Like the Euthanasia Prevention Coalition on Facebook or follow Alex Schadenberg’s blog to learn more and keep up to date. We should all be able to give an articulate defense of life!


Read the comments at the uOttawa Students For Life website.

uOttawa Students For Life: Dying: A Question of How, Not If

This post was written for uOttawa Students For Life by uOttawa Students For Life. It does not necessarily represent the views of NCLN.

Margaret Somerville contributes her usual clarity and sound reasoning to this written debate on euthanasia/assisted suicide. Have a look and vote! As a bonus, in this interesting two-minute video Margaret Somerville suggests that though their white coats lead us to think they can do no wrong, doctors are mere mortals too.

While we’re on the topic, follow this link to sign the Declaration of Hope opposing euthanasia and assisted suicide legislation. For news about the push for euthanasia in different countries, read Alex Schadenberg of the Euthanasia Prevention Coalition.

 


Read the comments at the uOttawa Students For Life website.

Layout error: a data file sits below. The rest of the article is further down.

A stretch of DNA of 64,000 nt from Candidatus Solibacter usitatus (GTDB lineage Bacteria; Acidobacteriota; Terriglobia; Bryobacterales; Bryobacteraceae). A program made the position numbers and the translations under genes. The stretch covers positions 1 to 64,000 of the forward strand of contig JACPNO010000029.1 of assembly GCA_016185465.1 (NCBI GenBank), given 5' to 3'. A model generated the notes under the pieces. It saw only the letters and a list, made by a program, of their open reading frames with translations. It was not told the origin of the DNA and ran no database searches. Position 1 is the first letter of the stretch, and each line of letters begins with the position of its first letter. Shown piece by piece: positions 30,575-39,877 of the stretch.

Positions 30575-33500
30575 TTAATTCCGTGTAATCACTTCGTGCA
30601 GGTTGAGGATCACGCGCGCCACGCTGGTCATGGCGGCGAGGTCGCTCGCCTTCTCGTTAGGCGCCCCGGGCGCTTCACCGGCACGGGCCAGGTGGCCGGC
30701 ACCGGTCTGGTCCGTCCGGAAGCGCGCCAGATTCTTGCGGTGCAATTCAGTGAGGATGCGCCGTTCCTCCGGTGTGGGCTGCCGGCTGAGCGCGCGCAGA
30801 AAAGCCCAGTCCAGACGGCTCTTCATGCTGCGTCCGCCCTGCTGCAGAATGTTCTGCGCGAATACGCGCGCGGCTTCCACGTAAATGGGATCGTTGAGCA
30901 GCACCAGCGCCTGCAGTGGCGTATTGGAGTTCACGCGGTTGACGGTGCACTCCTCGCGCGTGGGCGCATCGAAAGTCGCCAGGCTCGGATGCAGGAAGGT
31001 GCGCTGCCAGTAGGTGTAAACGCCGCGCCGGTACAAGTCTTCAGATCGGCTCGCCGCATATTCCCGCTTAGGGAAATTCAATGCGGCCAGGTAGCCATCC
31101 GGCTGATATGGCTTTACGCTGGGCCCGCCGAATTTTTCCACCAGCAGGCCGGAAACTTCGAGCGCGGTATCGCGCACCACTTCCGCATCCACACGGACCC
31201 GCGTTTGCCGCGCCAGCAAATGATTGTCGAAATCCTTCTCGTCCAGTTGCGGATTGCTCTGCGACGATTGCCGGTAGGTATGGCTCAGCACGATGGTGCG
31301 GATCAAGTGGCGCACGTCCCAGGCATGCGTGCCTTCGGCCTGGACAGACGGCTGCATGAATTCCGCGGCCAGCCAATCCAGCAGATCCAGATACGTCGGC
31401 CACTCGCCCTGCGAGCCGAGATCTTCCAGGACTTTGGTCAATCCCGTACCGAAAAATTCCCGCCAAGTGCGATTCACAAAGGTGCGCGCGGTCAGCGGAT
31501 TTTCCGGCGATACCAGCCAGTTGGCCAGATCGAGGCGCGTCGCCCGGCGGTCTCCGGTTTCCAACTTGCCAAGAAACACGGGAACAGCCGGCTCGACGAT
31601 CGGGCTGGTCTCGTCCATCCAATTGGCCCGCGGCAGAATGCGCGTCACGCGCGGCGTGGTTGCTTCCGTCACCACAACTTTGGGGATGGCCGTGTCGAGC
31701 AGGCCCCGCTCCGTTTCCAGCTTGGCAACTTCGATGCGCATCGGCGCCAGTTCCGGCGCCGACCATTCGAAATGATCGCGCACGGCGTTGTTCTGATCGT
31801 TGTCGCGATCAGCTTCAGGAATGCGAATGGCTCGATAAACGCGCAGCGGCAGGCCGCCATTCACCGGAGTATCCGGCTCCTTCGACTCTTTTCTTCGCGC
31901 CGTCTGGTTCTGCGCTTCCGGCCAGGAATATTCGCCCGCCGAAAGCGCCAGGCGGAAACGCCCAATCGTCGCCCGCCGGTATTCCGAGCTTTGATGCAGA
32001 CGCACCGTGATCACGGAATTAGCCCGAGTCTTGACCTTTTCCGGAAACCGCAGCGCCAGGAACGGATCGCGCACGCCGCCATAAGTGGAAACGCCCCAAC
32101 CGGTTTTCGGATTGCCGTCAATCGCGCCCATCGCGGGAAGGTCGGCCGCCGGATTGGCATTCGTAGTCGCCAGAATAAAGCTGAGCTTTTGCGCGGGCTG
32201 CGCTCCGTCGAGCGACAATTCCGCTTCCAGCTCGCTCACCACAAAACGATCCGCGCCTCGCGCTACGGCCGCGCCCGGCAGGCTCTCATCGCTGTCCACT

uOttawa Students For Life: After-Birth Abortion Happening in Canada?

This post was written for uOttawa Students For Life by uOttawa Students For Life. It does not necessarily represent the views of NCLN.

No matter where you stand on abortion, surely we should all be horrified that 491 babies were born alive and left to die between 2000 and 2009 in Canada, as confirmed by Statistics Canada. How can this be happening in our country? Could it be that not granting any protection or assigning any value to preborn children at any point before birth leads to more of the same treatment when they are still vulnerable after birth? (Infants and others in the UK are being subjected to slow death by starvation in an end-of-life regime called the Liverpool Care Pathway. Euthanasia by any other name is just as insidious.)

Motion 312 would have examined the scientific evidence on when human life begins. Don’t forget Stephen Woodworth’s talk at the University of Ottawa on Monday Dec. 3rd.

*Update: Use this email tool to let your MP know we’re on a slippery slide towards infanticide.